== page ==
How to Sleep with Allergies

Medical Disclaimer: The following content should not be used as medical advice or as a recommendation for any specific supplement or medication. It is important to consult your health care provider prior to starting a new medication or altering your current dosage.

Can allergies interfere with sleep? The answer is a resounding yes. Allergy symptoms can affect how someone sleeps at night and may lead to sleep problems like insomnia, daytime sleepiness, and oversleeping. People with allergies often have disrupted sleep and may wake up frequently at night. 

Allergies are caused by the body’s immune system reacting to allergens. Mold, dust, pet dander, certain foods and drugs, and pollen from plants are all examples of common allergens. These allergens can cause itching, coughing, nasal congestion, and sometimes more serious allergic reactions.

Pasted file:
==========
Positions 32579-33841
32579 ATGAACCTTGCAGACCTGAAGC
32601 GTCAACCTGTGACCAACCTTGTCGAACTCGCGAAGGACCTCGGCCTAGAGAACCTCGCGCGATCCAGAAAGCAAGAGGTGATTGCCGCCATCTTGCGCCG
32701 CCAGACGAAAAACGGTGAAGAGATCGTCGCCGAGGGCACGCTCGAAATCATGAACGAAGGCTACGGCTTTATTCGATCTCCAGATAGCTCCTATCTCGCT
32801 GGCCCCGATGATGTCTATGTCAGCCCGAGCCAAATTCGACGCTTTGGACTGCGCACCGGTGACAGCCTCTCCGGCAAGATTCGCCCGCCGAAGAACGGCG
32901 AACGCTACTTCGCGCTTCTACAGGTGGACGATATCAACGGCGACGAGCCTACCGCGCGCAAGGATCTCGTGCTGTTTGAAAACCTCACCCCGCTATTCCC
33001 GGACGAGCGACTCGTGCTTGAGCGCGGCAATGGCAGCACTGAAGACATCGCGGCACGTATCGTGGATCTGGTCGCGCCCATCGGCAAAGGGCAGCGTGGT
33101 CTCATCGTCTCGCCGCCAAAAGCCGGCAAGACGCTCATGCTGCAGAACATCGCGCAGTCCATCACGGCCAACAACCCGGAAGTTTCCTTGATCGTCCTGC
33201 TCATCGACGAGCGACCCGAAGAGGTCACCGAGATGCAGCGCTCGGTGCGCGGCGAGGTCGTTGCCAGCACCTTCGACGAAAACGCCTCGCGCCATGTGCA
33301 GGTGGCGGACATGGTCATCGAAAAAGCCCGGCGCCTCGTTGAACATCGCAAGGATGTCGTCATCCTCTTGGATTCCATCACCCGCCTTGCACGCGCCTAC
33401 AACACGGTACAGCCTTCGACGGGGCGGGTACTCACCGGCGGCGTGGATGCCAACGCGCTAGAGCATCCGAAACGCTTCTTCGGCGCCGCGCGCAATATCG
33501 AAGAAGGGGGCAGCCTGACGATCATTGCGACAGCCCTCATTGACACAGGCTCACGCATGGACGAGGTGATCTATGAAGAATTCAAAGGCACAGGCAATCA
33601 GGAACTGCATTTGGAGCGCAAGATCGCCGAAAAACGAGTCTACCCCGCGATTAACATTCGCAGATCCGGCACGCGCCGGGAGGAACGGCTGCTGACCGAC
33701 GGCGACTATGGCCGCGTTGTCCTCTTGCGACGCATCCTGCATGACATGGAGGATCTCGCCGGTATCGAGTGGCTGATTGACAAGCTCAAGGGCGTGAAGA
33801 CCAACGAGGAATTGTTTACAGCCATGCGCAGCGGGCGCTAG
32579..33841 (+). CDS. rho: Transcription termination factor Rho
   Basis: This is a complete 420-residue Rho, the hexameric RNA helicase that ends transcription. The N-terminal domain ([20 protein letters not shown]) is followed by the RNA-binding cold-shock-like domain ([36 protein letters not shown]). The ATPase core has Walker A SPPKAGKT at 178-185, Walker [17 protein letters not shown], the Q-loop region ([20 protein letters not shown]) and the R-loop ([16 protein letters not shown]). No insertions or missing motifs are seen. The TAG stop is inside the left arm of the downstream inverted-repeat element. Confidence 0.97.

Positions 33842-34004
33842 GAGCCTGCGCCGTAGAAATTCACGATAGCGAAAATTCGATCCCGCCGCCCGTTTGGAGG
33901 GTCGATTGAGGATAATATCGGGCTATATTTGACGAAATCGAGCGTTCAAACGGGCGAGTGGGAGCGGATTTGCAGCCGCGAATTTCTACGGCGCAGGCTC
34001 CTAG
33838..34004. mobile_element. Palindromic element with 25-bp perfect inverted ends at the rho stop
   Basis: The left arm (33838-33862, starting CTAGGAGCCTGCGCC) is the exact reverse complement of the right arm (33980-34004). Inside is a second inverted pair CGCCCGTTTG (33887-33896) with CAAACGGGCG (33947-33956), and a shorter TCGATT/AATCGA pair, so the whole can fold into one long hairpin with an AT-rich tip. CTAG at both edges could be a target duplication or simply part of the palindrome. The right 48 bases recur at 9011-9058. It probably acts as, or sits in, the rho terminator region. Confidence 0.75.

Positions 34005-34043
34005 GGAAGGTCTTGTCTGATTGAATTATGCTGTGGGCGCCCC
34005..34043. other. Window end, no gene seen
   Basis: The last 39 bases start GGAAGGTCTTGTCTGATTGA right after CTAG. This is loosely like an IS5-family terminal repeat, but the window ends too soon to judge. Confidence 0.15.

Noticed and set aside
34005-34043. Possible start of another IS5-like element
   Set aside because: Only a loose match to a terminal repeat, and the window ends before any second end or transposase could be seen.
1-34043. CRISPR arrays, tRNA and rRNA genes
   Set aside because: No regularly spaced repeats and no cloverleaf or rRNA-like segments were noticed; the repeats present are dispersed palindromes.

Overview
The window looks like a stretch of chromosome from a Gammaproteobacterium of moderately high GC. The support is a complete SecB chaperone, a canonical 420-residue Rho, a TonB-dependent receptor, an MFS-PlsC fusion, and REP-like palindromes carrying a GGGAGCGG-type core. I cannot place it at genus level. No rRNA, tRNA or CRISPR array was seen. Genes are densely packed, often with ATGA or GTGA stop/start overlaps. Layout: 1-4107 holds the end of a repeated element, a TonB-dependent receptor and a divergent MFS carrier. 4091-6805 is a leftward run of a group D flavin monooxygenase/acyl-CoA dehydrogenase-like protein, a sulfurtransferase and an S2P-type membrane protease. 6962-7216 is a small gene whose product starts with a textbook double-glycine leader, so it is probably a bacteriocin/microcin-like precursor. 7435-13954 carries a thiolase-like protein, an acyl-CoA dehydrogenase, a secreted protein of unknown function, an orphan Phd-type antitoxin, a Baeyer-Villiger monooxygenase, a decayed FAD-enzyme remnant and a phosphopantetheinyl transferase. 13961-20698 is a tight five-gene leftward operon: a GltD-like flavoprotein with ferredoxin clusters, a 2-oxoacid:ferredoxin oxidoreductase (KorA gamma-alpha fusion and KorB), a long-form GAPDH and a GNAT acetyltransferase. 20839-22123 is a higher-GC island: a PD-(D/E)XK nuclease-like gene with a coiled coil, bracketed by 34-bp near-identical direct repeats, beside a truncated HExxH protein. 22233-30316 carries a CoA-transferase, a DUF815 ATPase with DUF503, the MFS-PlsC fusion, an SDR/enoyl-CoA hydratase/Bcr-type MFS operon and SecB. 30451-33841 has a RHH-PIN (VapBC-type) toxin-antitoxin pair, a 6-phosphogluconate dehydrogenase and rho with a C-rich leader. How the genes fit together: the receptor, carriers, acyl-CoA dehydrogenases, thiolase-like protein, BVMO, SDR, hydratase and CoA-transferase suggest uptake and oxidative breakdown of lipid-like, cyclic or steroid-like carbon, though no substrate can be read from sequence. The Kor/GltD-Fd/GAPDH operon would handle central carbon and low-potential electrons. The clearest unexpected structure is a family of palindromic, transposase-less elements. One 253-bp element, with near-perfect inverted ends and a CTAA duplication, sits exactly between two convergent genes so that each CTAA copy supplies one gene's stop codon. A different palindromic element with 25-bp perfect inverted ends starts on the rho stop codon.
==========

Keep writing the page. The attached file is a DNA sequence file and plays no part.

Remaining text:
Although allergies can have far-reaching effects on health and sleep, there are many measures you can take to protect your sleep environment, relieve your symptoms, and get better quality sleep. 

Invest in an Air Purifier

Many things can pollute the air indoors, including mold, pollen, dust mites, and animal dander. Breathing in these allergens can cause allergic reactions, like sneezing and a stuffy nose, that can make it hard to sleep well.

An air purifier can help you filter out allergens from your living and sleeping space. However, some devices, such as ionic air purifiers, may produce ozone levels that can irritate the lungs and generally be harmful to your health. Instead, try using electrostatic air filters or air purifiers with high-efficiency particulate air (HEPA) filters.

Your home’s heating, ventilation, and air conditioning (HVAC) systems can also help with controlling allergens such as mold. Use quality HVAC filters and follow the manufacturer’s recommendation regarding when to change the filters. 

Sleep With Your Doors and Windows Shut